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Guanciale is an Italian cured pork product, similar to bacon, that is made from the pig's jowls rather than its belly. Guanciale is frequently said to have a mellower, sweeter and more "porky" flavor than traditional bacon.
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'''Guanciale''' is an Italian cured pork product, similar to [[bacon]], that is made from the pig's jowls rather than its belly. Guanciale is frequently said to have a mellower, sweeter and more "porky" flavor than traditional bacon.
   
 
Guanciale is the main meat ingredient for genuine ''carbonara'' and ''amattriciana'' sauces. It is a specialty of Roman cuisine, and popular throughout the Lazio and even Abruzzi regions.
 
Guanciale is the main meat ingredient for genuine ''carbonara'' and ''amattriciana'' sauces. It is a specialty of Roman cuisine, and popular throughout the Lazio and even Abruzzi regions.
   
 
To make guanciale, pork cheeks (hog jowls) are cured in a salt/sugar mixture and kept in a cool place for about one week. They are then hung to air cure for at least one month and often two-three months.
 
To make guanciale, pork cheeks (hog jowls) are cured in a salt/sugar mixture and kept in a cool place for about one week. They are then hung to air cure for at least one month and often two-three months.
 
[[Category:Italian Food Glossary]]
 
   
 
To make guanciale at home (about 1 pound):
 
To make guanciale at home (about 1 pound):
   
*1/4 cup white sugar
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* ¼ cup white [[sugar]]
*1/4 cup table salt
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* ¼ cup table [[salt]]
*10 whole black peppercorns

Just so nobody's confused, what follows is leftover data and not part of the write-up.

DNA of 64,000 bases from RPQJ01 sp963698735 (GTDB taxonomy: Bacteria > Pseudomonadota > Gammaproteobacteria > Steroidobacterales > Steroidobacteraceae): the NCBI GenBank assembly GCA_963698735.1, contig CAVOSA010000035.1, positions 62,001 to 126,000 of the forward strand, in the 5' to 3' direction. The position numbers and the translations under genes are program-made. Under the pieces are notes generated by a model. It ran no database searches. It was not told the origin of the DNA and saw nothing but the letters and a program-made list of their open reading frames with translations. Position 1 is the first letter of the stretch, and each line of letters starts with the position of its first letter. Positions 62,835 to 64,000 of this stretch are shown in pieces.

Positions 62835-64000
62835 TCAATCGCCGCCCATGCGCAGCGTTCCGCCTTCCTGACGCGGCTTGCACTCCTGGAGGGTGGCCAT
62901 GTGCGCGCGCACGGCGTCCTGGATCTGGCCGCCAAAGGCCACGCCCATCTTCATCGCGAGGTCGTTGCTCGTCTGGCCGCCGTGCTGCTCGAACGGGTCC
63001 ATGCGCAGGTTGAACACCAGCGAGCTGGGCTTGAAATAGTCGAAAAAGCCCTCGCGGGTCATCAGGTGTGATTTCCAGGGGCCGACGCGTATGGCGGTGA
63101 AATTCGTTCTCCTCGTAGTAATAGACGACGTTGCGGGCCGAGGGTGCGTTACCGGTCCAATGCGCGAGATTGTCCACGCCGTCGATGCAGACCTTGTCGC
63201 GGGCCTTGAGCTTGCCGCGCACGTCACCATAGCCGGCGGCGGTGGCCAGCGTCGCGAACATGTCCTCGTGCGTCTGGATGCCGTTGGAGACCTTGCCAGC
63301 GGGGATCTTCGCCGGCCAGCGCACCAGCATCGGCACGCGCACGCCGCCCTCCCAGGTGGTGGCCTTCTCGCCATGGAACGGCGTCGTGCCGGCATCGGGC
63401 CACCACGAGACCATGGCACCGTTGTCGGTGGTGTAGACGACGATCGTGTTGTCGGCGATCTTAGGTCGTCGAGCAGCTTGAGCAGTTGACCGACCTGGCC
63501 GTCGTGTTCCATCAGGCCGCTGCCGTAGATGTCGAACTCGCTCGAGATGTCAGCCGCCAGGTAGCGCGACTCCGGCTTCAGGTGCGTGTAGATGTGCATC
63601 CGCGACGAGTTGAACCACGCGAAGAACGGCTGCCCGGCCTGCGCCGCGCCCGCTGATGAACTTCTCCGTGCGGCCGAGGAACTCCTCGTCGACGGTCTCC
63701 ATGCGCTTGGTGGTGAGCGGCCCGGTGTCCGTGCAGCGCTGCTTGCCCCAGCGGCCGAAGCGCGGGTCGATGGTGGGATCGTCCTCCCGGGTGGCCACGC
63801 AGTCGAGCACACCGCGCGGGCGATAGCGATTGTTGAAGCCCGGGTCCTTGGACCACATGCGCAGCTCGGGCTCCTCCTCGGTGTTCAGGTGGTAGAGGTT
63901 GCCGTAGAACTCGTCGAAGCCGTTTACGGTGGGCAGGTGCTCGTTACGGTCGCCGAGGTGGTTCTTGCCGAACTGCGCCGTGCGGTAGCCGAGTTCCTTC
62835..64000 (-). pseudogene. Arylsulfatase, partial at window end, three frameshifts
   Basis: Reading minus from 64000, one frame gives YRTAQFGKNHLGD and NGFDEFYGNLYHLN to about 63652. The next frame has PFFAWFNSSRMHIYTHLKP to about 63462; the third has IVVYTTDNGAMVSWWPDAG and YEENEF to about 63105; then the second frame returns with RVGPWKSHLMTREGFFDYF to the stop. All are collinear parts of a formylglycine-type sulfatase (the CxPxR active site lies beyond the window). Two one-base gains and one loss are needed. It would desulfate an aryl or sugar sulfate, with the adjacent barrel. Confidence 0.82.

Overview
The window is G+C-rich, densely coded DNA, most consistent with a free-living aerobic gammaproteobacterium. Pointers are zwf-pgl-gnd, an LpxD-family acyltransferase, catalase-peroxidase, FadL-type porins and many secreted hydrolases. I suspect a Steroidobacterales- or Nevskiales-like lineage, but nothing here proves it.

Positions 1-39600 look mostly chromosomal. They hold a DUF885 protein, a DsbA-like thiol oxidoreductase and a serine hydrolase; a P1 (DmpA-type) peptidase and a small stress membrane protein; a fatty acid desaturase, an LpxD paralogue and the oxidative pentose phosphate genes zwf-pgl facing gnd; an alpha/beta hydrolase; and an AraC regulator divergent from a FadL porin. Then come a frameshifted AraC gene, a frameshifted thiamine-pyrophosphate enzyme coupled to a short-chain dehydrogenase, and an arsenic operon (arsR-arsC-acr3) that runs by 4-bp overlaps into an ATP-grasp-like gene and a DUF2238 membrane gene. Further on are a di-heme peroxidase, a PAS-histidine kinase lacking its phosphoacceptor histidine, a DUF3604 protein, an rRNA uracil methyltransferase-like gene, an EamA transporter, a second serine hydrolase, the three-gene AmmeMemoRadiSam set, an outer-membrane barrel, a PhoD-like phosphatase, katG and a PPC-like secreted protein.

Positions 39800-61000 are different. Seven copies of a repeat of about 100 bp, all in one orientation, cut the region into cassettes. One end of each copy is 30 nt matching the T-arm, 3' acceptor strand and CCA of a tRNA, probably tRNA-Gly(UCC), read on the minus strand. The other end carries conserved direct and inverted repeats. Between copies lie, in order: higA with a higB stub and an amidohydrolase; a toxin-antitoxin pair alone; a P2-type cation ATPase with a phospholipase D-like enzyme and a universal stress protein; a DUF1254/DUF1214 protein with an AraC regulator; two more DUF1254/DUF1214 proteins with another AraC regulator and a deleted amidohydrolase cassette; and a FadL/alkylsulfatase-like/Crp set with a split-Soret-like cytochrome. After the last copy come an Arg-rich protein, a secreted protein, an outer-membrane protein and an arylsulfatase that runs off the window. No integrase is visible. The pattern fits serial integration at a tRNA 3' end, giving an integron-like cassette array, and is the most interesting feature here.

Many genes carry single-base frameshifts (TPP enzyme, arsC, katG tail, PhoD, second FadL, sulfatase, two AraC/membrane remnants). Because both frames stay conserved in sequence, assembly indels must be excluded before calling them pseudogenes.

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* 10 whole black [[peppercorns]]
*1 sprig of fresh thyme, leaves only (chopped coarsely)
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* 1 sprig of fresh [[thyme]], leaves only (chopped coarsely)
*1 pound hog jowls
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* 1 pound [[hog]] jowls
   
 
Combine the salt, sugar, peppercorns, and thyme leaves. Place the meat in a small dish, and coat it with the salt mixture, massaging it into the meat gently. Cover the jowls with plastic or foil and place it in the refigerator for seven days. Take the meat out of the dish, and using twine or kitchen string, hang them in the refrigerator for one month. The finished product should be dried, but relatively firm. Slice it like pancetta or bacon. Keeps for two-three weeks, and can be frozen.
 
Combine the salt, sugar, peppercorns, and thyme leaves. Place the meat in a small dish, and coat it with the salt mixture, massaging it into the meat gently. Cover the jowls with plastic or foil and place it in the refigerator for seven days. Take the meat out of the dish, and using twine or kitchen string, hang them in the refrigerator for one month. The finished product should be dried, but relatively firm. Slice it like pancetta or bacon. Keeps for two-three weeks, and can be frozen.
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[[Category:Bacon]]
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[[Category:Italian Food Glossary]]

Revision as of 11:40, March 14, 2010

Guanciale is an Italian cured pork product, similar to bacon, that is made from the pig's jowls rather than its belly. Guanciale is frequently said to have a mellower, sweeter and more "porky" flavor than traditional bacon.

Guanciale is the main meat ingredient for genuine carbonara and amattriciana sauces. It is a specialty of Roman cuisine, and popular throughout the Lazio and even Abruzzi regions.

To make guanciale, pork cheeks (hog jowls) are cured in a salt/sugar mixture and kept in a cool place for about one week. They are then hung to air cure for at least one month and often two-three months.

To make guanciale at home (about 1 pound):

Combine the salt, sugar, peppercorns, and thyme leaves. Place the meat in a small dish, and coat it with the salt mixture, massaging it into the meat gently. Cover the jowls with plastic or foil and place it in the refigerator for seven days. Take the meat out of the dish, and using twine or kitchen string, hang them in the refrigerator for one month. The finished product should be dried, but relatively firm. Slice it like pancetta or bacon. Keeps for two-three weeks, and can be frozen.

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